Only a day after President Boris Yeltsin promised to avoid air attacks on civilians, witnesses in the besieged capital reported an evacuated orphanage destroyed and other buildings damaged in dawn air strikes.
"The storming of Grozny has begun," Movladi Udugov, the head of the Chechen information service, said from the sand-bagged presidential palace in the mangled capital. "They want to take the city but they won't." Officials in Moscow, however, denied having any plan to take the city in a single assault, though Russian forces have crossed the city boundary at several points. The government information office denied air raids had been launched on Grozny itself, quoting the Russian air force as saying: "We s trictly observe the orders of the President of Russia."
The Russian Foreign Minister, Andrei Kozyrev, said yesterday that Moscow would use all force necessary but was ready to hold talks to settle the crisis.
Russia has said all along that it hit only strategic targets, blaming extensive bomb damage and civilian carnage - including a decapitated American journalist - on Chechen forces. A strike yesterday on the Grozny Children's Home Number One avoided deaths, according to news agency reports, only because infants had taken shelter in the basement.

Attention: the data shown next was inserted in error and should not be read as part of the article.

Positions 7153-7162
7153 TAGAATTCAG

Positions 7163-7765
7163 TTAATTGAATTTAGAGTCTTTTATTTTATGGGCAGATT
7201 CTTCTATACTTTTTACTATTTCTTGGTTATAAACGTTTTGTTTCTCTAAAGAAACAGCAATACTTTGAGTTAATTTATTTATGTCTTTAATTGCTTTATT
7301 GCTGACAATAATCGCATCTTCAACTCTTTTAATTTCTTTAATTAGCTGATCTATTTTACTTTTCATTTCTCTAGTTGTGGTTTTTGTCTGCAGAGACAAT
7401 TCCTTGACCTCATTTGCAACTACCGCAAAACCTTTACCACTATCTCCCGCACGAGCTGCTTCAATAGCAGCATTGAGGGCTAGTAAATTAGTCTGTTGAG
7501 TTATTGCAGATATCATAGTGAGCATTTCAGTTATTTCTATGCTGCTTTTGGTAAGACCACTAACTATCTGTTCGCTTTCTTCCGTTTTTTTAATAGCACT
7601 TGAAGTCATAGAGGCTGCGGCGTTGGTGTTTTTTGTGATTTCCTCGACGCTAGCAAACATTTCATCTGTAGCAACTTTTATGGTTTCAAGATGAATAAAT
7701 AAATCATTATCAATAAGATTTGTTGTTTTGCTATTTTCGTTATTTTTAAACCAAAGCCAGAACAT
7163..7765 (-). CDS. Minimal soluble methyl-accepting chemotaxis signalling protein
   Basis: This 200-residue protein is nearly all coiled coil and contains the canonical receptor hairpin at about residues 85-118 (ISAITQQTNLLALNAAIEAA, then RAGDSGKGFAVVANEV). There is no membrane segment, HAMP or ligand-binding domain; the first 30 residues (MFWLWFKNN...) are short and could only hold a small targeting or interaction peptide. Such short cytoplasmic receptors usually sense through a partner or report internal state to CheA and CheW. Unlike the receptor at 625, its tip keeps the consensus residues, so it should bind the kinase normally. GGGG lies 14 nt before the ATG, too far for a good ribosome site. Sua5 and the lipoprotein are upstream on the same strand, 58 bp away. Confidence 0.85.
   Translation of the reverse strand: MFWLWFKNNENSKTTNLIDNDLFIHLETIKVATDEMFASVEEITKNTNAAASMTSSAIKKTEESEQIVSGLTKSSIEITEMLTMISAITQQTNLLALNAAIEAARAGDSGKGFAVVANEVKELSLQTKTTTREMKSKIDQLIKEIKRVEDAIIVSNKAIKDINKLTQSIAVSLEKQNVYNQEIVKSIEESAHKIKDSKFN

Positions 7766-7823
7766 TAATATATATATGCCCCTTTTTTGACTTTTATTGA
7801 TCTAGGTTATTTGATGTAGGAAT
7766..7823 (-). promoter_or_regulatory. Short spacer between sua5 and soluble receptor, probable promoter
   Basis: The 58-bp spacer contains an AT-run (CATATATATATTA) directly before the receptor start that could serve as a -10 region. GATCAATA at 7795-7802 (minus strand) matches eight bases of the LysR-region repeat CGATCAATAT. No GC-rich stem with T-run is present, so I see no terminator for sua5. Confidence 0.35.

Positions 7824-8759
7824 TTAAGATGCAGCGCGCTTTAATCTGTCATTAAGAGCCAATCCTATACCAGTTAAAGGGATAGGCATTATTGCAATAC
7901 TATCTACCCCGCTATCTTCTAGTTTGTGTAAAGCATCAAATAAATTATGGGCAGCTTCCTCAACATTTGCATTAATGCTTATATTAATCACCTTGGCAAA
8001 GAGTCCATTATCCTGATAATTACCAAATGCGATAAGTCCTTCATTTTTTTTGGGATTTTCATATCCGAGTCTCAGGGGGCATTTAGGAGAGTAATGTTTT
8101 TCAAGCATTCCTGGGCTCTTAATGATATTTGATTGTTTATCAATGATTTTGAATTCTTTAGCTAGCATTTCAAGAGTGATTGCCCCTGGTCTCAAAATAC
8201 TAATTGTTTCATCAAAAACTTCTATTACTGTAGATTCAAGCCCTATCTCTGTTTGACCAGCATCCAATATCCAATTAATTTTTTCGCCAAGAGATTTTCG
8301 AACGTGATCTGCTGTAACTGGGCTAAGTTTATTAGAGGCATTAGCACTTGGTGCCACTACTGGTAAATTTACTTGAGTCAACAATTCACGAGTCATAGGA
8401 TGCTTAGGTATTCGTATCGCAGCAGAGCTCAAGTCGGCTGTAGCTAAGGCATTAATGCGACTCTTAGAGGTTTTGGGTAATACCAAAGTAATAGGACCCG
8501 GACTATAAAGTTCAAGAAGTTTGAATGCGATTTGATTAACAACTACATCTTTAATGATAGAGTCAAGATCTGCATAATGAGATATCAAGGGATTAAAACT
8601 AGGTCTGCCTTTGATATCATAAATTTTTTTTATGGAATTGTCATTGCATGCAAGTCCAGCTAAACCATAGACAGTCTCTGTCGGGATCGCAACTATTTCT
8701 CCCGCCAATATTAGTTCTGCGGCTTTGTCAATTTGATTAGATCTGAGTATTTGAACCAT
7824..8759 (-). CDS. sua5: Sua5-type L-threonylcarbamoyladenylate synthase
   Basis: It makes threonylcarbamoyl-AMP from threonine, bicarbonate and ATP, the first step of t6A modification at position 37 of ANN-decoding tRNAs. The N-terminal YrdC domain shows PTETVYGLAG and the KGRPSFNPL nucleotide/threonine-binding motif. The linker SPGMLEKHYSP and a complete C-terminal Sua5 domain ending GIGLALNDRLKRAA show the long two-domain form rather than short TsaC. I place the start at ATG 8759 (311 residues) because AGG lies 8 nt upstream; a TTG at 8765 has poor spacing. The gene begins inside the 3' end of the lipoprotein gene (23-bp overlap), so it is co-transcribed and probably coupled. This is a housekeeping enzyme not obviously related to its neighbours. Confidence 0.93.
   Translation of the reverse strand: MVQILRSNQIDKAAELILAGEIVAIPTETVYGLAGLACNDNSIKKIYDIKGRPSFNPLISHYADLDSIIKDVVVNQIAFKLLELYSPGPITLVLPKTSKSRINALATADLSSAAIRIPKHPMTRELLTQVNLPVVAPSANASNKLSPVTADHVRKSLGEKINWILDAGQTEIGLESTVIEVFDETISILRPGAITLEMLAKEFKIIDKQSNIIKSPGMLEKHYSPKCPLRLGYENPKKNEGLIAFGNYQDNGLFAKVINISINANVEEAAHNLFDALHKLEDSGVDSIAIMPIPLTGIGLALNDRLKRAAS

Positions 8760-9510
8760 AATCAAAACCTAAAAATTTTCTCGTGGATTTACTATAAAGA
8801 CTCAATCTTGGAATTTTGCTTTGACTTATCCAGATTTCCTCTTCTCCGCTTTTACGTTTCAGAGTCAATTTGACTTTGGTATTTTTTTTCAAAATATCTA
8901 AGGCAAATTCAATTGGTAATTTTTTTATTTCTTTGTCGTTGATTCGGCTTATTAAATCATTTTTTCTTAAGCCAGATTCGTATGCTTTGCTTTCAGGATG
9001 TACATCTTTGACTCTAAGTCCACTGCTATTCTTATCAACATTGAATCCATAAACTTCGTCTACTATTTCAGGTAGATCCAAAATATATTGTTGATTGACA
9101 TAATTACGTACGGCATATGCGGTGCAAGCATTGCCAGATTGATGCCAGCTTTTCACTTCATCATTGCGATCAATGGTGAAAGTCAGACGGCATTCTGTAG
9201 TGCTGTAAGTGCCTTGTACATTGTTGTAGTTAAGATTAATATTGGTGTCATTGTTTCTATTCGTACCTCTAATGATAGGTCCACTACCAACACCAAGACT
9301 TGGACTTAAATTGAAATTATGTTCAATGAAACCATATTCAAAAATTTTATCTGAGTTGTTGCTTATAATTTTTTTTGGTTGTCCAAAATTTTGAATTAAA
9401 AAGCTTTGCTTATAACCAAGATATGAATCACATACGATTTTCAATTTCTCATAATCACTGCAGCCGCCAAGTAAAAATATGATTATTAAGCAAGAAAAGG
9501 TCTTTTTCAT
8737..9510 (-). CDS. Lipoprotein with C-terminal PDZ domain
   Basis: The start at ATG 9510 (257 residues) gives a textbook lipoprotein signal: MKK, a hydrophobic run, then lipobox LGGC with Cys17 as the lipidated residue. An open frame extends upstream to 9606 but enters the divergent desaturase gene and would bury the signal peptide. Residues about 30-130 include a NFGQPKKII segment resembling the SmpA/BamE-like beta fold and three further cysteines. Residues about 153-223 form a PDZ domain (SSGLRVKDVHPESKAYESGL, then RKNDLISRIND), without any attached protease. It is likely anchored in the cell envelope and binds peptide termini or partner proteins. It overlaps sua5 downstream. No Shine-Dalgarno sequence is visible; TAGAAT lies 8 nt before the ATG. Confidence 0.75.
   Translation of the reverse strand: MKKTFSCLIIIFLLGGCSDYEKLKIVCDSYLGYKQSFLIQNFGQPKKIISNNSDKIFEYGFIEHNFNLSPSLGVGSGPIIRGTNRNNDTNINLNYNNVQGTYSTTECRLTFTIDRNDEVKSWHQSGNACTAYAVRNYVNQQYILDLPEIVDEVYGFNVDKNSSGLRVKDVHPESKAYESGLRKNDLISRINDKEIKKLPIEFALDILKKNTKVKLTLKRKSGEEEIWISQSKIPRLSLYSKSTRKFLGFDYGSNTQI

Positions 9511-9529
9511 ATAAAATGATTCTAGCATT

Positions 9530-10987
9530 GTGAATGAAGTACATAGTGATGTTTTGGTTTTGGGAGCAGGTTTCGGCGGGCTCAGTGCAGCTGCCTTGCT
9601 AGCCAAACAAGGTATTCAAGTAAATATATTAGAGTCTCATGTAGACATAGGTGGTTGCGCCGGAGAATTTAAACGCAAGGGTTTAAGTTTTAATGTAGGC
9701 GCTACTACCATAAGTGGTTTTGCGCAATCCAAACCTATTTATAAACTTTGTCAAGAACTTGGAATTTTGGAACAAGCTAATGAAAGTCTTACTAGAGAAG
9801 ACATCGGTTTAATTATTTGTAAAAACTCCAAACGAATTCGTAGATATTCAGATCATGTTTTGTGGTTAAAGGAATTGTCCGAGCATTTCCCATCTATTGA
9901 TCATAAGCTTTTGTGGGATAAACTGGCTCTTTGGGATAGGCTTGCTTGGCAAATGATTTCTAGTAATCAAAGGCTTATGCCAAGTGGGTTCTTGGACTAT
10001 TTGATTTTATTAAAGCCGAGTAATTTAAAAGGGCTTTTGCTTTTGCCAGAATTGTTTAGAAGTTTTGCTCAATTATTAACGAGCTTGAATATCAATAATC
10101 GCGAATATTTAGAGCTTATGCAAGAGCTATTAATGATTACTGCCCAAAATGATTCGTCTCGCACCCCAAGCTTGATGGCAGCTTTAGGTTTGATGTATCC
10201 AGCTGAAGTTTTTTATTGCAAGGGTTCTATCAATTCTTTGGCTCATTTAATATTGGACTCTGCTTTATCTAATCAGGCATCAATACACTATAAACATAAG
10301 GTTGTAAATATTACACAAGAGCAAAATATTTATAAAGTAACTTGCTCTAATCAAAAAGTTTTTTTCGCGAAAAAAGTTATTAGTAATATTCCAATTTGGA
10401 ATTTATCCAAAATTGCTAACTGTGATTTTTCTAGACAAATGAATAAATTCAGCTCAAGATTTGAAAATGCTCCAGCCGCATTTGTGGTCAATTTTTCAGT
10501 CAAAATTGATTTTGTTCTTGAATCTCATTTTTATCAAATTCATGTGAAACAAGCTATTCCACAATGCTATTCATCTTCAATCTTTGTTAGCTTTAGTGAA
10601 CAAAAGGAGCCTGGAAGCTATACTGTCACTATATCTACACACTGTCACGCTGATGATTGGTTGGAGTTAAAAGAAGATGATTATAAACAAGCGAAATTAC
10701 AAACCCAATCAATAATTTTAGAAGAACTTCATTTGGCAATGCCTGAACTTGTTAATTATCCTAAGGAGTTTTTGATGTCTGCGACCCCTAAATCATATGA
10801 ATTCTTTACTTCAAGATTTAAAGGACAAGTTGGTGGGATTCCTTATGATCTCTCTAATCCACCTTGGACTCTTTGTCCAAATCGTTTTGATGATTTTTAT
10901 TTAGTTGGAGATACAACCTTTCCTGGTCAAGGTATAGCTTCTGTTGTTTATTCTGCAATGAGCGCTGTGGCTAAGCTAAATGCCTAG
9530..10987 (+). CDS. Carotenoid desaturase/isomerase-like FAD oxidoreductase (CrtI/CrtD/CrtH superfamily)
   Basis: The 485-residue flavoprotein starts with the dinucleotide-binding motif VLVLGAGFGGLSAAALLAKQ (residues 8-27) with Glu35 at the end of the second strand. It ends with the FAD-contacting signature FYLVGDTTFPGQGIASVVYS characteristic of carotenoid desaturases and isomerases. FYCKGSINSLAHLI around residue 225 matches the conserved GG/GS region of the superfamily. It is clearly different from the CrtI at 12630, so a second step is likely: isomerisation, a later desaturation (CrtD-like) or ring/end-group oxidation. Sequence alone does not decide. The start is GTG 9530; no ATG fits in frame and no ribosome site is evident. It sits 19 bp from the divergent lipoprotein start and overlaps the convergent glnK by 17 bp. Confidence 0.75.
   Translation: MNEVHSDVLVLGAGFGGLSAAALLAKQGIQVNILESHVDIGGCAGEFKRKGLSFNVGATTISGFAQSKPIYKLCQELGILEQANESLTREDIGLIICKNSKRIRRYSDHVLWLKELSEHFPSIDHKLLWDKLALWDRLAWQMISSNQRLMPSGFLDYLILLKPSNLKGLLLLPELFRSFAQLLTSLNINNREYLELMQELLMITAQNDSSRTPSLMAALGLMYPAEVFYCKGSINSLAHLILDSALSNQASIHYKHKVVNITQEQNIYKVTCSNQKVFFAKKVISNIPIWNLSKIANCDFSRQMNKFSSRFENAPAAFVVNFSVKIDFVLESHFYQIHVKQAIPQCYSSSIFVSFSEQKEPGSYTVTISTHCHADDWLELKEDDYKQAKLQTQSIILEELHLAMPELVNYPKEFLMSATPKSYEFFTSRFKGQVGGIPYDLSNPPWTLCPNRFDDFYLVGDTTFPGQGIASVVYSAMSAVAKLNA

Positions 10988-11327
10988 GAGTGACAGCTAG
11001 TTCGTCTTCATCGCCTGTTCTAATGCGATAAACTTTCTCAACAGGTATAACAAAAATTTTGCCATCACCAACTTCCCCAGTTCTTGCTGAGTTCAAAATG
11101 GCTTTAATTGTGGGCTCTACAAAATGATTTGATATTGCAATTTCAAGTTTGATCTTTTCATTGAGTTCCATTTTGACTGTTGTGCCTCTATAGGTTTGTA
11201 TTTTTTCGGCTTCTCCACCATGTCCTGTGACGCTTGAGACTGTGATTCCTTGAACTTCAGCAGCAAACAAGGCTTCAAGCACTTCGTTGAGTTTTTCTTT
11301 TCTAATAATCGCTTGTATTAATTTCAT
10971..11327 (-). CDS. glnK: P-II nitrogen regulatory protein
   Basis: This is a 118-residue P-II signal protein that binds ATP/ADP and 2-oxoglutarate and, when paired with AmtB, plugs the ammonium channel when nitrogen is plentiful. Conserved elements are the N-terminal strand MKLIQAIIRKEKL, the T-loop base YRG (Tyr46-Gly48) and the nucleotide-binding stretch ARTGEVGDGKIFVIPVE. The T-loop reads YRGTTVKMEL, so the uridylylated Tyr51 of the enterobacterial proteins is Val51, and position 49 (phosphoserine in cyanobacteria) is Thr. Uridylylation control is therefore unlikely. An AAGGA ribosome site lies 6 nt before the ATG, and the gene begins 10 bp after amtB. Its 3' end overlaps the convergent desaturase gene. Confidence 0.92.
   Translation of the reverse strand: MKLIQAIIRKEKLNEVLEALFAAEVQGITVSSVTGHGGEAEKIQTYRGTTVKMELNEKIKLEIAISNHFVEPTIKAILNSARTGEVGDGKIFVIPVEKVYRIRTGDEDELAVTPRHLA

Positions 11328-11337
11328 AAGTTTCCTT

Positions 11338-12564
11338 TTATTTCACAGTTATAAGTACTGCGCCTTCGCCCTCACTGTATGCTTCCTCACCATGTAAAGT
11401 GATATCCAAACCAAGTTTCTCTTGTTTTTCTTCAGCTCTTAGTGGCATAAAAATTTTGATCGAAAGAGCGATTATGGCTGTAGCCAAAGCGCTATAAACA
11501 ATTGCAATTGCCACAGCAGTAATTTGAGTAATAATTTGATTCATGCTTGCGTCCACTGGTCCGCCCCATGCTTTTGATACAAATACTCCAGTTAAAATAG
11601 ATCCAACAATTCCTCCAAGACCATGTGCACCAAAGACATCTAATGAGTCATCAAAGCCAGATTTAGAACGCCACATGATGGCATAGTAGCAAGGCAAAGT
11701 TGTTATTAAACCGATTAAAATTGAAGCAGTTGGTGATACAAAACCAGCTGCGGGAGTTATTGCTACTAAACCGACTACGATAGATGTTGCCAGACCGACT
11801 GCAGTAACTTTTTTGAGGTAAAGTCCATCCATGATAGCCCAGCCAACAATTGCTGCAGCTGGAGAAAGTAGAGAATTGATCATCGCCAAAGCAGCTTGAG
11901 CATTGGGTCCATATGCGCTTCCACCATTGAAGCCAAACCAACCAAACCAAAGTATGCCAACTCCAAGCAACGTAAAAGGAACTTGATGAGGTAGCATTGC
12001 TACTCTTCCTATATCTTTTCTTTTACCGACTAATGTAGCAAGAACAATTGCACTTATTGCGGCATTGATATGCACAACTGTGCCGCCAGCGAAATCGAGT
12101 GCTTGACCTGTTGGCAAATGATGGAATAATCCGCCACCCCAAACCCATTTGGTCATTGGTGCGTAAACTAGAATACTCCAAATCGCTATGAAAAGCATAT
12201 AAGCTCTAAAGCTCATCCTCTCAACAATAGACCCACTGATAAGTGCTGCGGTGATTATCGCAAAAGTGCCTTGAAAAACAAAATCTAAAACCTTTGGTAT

Heavy casualties were reported, however, in Argun, on the eastern road to Grozny, and in the suburb of Khankala, site of a bomb-shattered military airport 3km east of the city. Helicopter gunships and fighter-bombers supported Russian ground troops. Itar-Tass, the official Russian news agency, said Moscow's forces had won control of Khankala and the village of Oktyabrskoe. "Today, Russian armed forces are carrying out real actions to move towards the outskirts of Grozny," the Moscow information office said.
The apparent advance follows a television speech by President Yeltsin on Tuesday in which he ordered forces of the Russian Defence and Interior ministries to "spare no effort" to remove the Chechen regime of Dzhokhar Dudayev and crush a three-year separatist rebellion on Russia's southern rim. Though the hardest battle for the centre of Grozny still lies ahead, Moscow yesterday detailed plans for a new provisional administration for the region to be headed by Nikolai Yegorov, a hard-line deputy prime mi nister who has urged a rapid assault on the city.
The uncompromising tone was stiffened further by Oleg Lobov, secretary of the hawkish Security Council that has directed an operation begun on 11 December when three columns of armour poured into Chechnya. "Grozny will be freed from illegal armed forces,mercenaries and criminals," he said.
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